Helping Women Victims of Intimate Partner Violence: Comparing the Approaches of Two Health Care Settings
Abstract:Health professionals from two different clinical settings were asked about their comfort level in dealing with intimate partner violence (IPV). Focus groups and semistructured interviews were used to gather information. Staff in an obstetrics and gynecology setting relatively rich in IPV resources described feeling capable dealing with IPV. The staff in a general medicine setting dedicated to women's health but without a focus on IPV and with fewer supports described discomfort and difficulty dealing with IPV. Presence of systemic prioritization of and resources for IPV were described as contributing to the confidence in addressing the issue. Other necessary elements identified included (a) on-site resources, (b) adequate time, (c) focused IPV training, and (d) a team or systemic approach.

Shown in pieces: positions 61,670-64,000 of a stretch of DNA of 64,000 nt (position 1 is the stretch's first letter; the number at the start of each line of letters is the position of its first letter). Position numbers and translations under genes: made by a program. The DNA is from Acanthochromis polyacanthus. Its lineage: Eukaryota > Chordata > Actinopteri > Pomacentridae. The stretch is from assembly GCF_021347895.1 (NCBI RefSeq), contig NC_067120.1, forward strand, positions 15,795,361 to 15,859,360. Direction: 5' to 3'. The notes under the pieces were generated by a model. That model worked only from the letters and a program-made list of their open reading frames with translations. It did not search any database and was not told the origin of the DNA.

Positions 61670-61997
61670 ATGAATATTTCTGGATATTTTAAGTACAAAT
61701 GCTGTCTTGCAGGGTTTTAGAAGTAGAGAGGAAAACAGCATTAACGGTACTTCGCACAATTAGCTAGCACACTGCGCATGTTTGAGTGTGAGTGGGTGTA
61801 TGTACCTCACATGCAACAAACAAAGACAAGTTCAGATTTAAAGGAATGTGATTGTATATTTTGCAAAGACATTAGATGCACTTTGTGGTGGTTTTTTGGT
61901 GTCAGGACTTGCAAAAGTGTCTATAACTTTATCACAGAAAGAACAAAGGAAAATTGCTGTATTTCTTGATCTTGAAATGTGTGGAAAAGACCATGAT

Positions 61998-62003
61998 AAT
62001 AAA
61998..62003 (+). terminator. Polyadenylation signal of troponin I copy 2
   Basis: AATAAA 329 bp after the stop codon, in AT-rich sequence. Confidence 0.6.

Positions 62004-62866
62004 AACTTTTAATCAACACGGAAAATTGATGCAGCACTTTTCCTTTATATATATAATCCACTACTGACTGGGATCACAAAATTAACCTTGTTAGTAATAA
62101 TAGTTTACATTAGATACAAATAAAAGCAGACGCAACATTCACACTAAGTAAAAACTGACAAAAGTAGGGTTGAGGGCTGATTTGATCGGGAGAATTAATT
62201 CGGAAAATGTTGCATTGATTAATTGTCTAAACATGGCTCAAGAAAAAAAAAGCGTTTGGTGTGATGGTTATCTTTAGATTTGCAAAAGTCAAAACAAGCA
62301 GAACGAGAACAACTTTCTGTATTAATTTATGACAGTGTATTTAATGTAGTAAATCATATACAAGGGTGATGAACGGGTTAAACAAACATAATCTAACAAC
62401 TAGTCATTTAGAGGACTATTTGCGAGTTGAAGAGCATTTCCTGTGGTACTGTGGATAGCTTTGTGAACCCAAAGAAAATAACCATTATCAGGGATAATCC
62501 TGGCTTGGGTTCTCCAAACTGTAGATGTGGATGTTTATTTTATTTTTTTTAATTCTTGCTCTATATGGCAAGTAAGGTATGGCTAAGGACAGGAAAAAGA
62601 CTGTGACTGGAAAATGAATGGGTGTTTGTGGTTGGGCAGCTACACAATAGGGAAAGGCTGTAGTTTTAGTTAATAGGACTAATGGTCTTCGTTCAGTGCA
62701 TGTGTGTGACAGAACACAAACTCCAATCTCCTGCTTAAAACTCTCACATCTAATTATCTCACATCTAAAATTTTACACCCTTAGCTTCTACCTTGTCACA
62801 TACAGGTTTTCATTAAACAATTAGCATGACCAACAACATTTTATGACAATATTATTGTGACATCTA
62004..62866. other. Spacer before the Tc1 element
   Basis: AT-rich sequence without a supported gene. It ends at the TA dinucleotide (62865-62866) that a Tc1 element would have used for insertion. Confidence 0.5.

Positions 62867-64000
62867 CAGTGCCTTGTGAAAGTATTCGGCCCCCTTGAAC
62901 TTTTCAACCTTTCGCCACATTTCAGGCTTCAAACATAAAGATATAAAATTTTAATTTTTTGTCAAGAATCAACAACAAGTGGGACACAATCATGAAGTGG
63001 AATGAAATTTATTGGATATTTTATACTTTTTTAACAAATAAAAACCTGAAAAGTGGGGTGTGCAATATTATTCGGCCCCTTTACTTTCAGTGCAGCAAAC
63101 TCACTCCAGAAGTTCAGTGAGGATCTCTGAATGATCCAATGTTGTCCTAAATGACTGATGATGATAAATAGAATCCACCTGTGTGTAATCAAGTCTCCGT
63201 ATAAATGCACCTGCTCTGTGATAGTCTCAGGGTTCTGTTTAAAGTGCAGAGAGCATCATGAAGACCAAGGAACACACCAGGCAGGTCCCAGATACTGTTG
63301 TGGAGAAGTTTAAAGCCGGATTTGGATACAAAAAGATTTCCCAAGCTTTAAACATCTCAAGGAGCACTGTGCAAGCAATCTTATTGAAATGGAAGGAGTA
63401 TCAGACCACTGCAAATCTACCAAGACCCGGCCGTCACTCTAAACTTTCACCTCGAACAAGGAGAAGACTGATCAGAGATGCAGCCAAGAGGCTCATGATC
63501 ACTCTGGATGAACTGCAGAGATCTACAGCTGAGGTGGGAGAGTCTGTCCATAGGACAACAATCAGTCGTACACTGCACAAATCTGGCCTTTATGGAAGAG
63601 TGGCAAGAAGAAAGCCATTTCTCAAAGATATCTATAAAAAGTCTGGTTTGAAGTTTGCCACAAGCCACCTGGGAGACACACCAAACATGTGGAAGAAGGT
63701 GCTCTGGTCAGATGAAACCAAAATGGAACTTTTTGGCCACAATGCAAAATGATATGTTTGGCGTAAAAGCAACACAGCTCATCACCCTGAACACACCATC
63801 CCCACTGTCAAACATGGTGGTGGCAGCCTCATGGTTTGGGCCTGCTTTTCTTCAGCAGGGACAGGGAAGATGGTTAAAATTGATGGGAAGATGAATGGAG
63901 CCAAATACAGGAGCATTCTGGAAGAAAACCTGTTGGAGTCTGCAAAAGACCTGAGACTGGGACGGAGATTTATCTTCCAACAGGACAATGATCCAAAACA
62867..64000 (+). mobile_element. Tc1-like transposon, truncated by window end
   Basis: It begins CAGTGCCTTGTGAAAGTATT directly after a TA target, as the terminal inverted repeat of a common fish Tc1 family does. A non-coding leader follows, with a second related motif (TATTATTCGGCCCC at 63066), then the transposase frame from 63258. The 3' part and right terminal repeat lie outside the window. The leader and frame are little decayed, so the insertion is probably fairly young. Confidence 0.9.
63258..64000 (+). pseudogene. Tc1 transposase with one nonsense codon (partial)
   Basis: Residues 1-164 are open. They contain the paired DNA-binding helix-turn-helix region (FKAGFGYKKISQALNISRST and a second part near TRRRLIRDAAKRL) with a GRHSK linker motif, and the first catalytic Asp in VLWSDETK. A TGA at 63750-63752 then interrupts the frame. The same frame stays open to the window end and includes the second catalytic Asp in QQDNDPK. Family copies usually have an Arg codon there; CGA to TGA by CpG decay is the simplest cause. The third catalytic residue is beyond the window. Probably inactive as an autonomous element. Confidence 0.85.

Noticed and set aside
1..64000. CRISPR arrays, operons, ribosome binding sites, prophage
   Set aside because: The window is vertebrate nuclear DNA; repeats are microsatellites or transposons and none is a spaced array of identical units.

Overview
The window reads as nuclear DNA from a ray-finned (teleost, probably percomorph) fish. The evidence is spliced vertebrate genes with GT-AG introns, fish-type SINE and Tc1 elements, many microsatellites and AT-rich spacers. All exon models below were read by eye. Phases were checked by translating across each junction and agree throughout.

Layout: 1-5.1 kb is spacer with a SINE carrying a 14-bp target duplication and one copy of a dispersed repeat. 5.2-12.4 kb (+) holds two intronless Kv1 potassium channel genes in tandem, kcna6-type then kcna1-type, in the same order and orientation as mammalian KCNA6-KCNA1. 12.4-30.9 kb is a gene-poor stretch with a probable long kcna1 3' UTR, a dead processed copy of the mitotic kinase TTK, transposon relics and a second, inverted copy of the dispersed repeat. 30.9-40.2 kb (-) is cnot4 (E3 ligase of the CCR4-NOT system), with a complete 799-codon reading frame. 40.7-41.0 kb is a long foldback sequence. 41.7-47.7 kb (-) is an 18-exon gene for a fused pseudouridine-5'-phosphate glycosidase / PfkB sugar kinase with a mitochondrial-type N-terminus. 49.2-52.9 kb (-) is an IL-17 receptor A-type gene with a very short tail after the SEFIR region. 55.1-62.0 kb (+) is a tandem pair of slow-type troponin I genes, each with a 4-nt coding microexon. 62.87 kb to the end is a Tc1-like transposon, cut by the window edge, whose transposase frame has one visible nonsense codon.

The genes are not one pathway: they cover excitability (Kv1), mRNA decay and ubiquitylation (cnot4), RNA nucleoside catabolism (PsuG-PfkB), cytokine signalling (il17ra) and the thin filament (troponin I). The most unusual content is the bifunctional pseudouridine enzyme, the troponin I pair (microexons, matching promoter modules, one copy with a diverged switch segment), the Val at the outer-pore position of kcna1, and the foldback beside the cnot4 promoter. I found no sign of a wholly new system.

Document Type: Research Article
Publication date: April 1, 2009
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- Violence and Victims discusses theory, research, policy, and clinical practice in the area of interpersonal violence and victimization across such disciplines as psychology, sociology, criminology, law, medicine, nursing, psychiatry, and social work.
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